Substantivist Theory and the Rise of Formalist Economics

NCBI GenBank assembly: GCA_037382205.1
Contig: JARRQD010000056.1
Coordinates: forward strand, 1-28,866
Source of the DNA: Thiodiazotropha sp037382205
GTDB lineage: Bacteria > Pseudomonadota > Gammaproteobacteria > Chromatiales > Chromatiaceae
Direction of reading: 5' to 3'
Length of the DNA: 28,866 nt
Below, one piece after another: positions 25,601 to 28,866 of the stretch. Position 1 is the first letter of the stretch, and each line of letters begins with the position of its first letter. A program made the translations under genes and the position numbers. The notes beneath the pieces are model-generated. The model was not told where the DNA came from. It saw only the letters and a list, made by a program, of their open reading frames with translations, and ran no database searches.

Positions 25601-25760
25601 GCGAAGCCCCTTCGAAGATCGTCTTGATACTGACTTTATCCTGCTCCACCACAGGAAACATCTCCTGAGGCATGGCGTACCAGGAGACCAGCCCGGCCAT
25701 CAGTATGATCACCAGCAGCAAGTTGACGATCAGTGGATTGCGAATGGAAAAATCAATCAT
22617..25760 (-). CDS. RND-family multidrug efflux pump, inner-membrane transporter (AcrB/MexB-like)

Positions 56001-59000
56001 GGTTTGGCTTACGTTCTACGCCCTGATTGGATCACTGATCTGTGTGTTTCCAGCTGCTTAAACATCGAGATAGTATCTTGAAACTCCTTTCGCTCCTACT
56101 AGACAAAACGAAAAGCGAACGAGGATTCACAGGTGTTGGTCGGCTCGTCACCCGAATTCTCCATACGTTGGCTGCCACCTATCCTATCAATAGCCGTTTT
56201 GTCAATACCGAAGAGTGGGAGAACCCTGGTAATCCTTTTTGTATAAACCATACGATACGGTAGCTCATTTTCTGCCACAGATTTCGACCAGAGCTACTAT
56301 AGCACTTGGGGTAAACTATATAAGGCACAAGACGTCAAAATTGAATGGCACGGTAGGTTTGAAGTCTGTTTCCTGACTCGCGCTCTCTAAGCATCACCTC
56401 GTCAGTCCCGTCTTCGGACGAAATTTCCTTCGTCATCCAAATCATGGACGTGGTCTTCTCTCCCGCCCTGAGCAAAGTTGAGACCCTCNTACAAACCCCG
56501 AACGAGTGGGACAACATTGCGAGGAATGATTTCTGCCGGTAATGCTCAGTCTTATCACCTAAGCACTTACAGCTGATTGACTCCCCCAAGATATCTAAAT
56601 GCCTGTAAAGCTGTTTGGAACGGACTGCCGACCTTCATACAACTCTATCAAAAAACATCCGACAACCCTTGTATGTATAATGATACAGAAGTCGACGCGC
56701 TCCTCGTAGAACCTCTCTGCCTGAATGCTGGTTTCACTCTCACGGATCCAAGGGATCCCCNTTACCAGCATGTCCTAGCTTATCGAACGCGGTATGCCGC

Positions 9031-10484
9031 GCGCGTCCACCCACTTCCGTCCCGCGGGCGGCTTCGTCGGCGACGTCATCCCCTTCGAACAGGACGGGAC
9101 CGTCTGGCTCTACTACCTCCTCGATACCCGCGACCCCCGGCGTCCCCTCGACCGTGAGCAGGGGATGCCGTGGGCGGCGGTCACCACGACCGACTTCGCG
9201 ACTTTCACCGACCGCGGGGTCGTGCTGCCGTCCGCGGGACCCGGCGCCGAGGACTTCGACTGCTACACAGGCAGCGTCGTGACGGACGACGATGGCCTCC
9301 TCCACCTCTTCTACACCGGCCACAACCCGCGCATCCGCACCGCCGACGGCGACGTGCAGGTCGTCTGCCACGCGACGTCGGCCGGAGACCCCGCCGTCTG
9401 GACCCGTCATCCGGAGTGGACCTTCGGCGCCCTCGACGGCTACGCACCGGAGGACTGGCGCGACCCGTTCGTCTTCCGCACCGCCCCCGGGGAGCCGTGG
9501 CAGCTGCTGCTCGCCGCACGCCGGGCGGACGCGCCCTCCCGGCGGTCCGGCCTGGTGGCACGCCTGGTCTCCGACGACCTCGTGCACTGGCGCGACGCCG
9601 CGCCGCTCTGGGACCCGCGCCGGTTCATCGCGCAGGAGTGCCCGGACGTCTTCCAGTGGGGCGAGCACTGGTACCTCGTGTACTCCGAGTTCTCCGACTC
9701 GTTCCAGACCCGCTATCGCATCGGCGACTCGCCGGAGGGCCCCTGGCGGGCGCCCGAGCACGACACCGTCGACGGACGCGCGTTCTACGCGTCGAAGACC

In the Market described by Gell most of the Tribal and lower caste Hindu groups are marginal farmers practicing subsistence agriculture in small communities.   Following Scott, these communities can be understood as linked to the wider economic and political system through markets but operating internally through pre-capitalist systems.   Pre-capitalist societies have evolved in response to a history of scarcity, “Living close to the subsistence margin, subject to the vagaries of weather and the claims of outsiders”.   Peasant societies are characterised by Scott as being risk averse; looking for small dependable returns rather than taking risks to make large gains.   Certainly under these conditions there is “little scope for the profit making maximisation calculous of traditional neoclassical economics” (Scott 1976: 4).   Complex social and technical arrangements such as “patterns of reciprocity, forced generosity, communal land and work sharing”, help to provide insurance against crop failure and starvation.  Scott’s argument can be retrospectively read into Leach’s description of Pul Eliya in 1961, a village in the Northern Central Province of Sri Lanka.   The village is extremely arid and relies on a complex irrigation system to render it habitable.   The social and economic institutions such as kinship and land tenure are shown to have evolved and been maintained around the requirements of this irrigation system.   Leach describes these social institutions as providing labour for the upkeep of the system, cooperation for the distribution of water and insurance against its failure (Leach 1961).  Similarly, Sahlins argues that in pre-capitalist societies, “the very concept of the maximising individual is meaningless…where the unit of production is not the individual but rather the household” (quoted in Erikson 1995: 185).